Make your own candle holder holder

Even if the writer for Yahoo! Makers managed to spell Smoky Mountain correctly, this brief excerpt would be problematic:

candlestick holders diy

Why did she use the adverb cheaply? It apparently modifies available, but have you ever heard of anything that was “cheaply available,” and not merely cheap?

But the worst mistake is the terminology she used to describe this DIY project. She calls the objects “candlestick holders,” but candlesticks are candle holders. So, you’d be making holders for candle holders. She’s obviously confused a candle with a candlestick.

What were the outfits wearing?

I have a question for the writer for Yahoo! Celebrity: What does a scantily clad outfit wear?

scantily-clad outfits cel

And I have another question: Why is there a hyphen between the adverb scantily and the word it modifies (clad)? And one more question: Was Ms. Jenner scantily clad or were her outfits?

Did it immediately kick in?

Did your inner Grammar Cop immediately kick in when you read this from the Yahoo! front page?

fp immediate

What’s on the chopping block?

If I made as many mistakes in my job as this writer for Yahoo! Style, I’d be afraid my job would be on the chopping block:

chopping block sty

At least I know the difference between a chopping block and an auction block, which is what she meant, but didn’t write. I also know not to put a hyphen between an adverb ending in -LY and the word following it.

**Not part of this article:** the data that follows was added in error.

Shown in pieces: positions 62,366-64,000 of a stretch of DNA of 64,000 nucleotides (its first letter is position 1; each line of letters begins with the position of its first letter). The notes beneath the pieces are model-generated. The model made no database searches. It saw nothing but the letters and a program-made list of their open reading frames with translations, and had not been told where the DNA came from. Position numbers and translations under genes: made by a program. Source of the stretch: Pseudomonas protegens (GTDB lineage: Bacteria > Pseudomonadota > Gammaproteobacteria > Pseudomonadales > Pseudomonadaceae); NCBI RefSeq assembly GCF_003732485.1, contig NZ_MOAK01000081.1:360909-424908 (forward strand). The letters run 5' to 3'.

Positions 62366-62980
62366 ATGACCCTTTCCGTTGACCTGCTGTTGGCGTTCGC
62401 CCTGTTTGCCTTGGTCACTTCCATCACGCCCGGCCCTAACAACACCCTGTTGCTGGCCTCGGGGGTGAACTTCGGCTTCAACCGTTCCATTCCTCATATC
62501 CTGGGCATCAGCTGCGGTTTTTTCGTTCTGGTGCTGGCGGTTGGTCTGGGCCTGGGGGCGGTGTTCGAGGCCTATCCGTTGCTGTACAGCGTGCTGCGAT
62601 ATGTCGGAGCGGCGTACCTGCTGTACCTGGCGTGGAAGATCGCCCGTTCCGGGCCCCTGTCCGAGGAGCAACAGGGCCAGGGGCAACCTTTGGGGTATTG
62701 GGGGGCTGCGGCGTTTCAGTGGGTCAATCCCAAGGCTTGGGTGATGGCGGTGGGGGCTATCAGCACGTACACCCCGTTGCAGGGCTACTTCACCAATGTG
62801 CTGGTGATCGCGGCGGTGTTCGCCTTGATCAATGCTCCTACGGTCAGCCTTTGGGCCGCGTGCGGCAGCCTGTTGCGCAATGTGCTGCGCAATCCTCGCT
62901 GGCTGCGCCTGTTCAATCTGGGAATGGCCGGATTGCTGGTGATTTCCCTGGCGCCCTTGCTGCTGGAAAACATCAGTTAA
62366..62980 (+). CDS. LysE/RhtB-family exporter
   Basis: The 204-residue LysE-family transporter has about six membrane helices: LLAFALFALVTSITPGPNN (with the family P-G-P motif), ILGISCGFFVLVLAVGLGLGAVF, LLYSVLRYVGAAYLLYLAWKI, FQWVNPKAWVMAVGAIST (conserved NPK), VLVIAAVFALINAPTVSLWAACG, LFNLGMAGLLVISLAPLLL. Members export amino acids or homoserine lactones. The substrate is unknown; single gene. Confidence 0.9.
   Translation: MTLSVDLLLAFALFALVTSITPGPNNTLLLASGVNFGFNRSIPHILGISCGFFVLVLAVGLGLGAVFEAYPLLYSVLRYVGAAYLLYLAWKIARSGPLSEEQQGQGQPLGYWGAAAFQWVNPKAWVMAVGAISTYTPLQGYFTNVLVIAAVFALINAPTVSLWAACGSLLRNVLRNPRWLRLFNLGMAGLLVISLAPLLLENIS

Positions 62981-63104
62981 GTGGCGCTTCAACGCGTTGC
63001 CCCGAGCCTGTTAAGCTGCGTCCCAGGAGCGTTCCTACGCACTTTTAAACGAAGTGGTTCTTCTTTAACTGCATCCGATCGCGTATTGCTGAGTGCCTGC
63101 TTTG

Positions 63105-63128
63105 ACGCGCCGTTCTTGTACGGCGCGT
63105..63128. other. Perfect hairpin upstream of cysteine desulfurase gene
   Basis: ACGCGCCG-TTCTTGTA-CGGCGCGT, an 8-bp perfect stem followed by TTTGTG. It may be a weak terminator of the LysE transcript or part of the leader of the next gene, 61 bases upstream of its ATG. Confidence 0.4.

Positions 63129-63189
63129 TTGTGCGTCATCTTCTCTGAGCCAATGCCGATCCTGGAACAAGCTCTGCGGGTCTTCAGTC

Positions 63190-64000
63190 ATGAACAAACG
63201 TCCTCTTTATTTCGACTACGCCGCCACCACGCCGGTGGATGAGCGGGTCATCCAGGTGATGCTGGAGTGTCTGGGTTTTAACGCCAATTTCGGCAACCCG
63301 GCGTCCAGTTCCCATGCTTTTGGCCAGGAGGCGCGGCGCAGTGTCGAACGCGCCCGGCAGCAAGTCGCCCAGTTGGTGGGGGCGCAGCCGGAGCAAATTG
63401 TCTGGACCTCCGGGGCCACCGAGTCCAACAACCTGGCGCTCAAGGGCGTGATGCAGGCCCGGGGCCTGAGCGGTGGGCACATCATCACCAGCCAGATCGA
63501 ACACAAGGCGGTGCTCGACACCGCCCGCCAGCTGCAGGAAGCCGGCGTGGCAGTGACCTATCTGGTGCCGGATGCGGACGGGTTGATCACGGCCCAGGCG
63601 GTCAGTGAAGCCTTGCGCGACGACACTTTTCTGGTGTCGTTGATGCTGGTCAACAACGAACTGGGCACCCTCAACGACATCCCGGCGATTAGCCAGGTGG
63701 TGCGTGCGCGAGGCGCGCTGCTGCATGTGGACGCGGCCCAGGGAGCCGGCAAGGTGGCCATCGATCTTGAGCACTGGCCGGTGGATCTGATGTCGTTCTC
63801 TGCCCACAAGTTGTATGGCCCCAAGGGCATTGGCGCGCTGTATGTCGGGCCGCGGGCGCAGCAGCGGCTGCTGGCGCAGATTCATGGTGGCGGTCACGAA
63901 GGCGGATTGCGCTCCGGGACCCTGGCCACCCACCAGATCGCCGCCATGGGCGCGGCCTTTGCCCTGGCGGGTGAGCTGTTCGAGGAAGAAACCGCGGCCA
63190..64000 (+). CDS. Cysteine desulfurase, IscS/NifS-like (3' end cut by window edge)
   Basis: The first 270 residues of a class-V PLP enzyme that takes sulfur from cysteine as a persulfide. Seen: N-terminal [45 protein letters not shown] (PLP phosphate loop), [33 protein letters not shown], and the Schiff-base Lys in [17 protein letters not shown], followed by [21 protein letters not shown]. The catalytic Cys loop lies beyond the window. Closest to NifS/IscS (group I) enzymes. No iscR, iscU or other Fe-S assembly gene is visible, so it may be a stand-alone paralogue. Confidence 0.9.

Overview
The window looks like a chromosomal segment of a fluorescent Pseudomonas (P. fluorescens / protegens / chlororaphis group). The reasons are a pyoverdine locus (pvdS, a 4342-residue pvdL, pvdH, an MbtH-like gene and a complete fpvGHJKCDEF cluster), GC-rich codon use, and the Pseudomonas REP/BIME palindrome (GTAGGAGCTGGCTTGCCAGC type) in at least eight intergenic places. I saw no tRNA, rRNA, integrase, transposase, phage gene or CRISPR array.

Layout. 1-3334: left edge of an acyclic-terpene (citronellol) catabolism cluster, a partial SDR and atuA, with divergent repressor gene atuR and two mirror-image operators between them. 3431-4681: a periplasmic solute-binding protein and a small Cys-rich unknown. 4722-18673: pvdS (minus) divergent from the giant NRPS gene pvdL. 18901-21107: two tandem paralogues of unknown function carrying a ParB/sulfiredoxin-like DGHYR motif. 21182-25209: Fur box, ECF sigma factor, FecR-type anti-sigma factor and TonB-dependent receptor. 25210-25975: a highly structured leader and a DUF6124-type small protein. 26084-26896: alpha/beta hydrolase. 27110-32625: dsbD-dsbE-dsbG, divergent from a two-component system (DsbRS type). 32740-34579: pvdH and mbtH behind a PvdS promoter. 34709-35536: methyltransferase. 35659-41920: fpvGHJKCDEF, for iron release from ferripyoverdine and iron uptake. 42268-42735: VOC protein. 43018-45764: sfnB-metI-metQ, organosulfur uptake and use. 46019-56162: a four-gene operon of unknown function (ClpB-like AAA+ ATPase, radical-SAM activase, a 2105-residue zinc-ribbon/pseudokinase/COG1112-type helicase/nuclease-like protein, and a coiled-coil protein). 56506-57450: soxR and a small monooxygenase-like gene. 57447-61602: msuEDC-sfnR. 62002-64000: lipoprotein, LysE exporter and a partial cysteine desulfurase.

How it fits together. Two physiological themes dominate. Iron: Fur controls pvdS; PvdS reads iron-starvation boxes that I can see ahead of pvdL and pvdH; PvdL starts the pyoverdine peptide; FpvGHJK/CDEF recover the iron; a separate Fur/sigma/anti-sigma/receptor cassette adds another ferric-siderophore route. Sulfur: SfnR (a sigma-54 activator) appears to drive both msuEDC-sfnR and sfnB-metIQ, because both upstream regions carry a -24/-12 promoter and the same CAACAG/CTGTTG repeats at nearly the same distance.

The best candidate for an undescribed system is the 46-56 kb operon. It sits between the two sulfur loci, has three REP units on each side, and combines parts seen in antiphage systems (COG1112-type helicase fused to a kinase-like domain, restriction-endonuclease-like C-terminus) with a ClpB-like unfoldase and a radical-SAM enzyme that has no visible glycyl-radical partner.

Hand her a bevvy

What was the Yahoo! Style writer drinking when she wrote this? A bevvy? (That’s a drink. An alcoholic one.)

bevvy sty

There’s practically a bevy of minor mistakes there. Nothing serious, but enough to detract from the writing. Besides the misspelling, there’s the incorrect hyphen after an adverb ending in -LY and the use of a instead of an.

Not discreetly placed

This hyphen from Yahoo! Style is not discreetly placed; it’s as clear as day:

discretely-placed sty

If you care about writing that is scrupulously correct, you wouldn’t put a hyphen between an adverb ending in -LY and the word that follows it. If you care about being understood and not looking like an undereducated dilettante, you’d use discreet when you’re referring to something that was designed to attract little attention.

Newly released hyphen use

I lied. This use of the hyphen on the Yahoo! front page is not new; in fact, this mistake happens every day on Yahoo!:

fp newly-released 2

There’s no reason to put a hyphen between an adverb ending in -LY and the word that it modifies. The suffix -LY is the signal to the reader that the adverb modifies the word that follows it.

It could’ve easily been correct

With a little help from a competent editor, this could’ve easily been correct. But it’s on Yahoo! Style, a site that’s in its own grammatically incorrect world:

could've easy sty

Look closely at this

You don’t have to read closely to spot this grammatical gaffe on the Yahoo! front page:

fp to read close

Unfortunately, it’s not rarely seen

On the Yahoo! front page, the hyphen is overused, as it is in this recently published teaser:

fp recently-deceased 2

Perhaps if the writers were closely watched they wouldn’t throw a hyphen in after an adverb ending in -LY:

fp closely-watched 2

This mistake isn’t rarely seen; it occurs quite often on

fp rarely-seen 2

Here’s what these writers don’t understand: An adverb ending in -LY is a signal to the reader that it modifies the word that follows it. There’s no need to join those two words with a hyphen.


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